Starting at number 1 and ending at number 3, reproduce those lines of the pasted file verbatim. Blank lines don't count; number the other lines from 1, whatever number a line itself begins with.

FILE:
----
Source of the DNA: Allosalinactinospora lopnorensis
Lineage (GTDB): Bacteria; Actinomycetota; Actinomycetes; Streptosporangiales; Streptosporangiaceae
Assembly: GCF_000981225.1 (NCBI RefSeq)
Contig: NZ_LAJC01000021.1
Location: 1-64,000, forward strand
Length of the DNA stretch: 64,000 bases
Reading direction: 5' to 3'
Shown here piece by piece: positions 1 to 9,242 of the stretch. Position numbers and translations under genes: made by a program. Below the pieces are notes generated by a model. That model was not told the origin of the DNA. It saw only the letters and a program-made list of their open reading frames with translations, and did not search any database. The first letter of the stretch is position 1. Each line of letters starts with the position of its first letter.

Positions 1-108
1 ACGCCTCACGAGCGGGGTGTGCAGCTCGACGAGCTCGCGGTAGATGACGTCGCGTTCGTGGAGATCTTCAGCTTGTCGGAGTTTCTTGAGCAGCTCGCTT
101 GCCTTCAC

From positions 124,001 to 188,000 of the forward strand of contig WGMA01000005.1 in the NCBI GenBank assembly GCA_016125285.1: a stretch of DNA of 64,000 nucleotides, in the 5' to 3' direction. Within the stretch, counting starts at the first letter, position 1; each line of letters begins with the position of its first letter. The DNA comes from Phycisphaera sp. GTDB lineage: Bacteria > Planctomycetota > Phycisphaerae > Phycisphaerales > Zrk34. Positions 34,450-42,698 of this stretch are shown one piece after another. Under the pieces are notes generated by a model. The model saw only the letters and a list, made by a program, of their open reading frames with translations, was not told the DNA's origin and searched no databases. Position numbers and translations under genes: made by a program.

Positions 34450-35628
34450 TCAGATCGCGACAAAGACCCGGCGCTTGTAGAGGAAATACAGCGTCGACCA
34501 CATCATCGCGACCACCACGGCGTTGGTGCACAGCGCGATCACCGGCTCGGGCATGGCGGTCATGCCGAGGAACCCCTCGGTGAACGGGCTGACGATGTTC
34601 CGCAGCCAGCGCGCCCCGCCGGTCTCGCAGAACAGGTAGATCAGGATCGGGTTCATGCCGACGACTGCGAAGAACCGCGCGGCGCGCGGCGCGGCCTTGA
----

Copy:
Source of the DNA: Allosalinactinospora lopnorensis
Lineage (GTDB): Bacteria; Actinomycetota; Actinomycetes; Streptosporangiales; Streptosporangiaceae
Assembly: GCF_000981225.1 (NCBI RefSeq)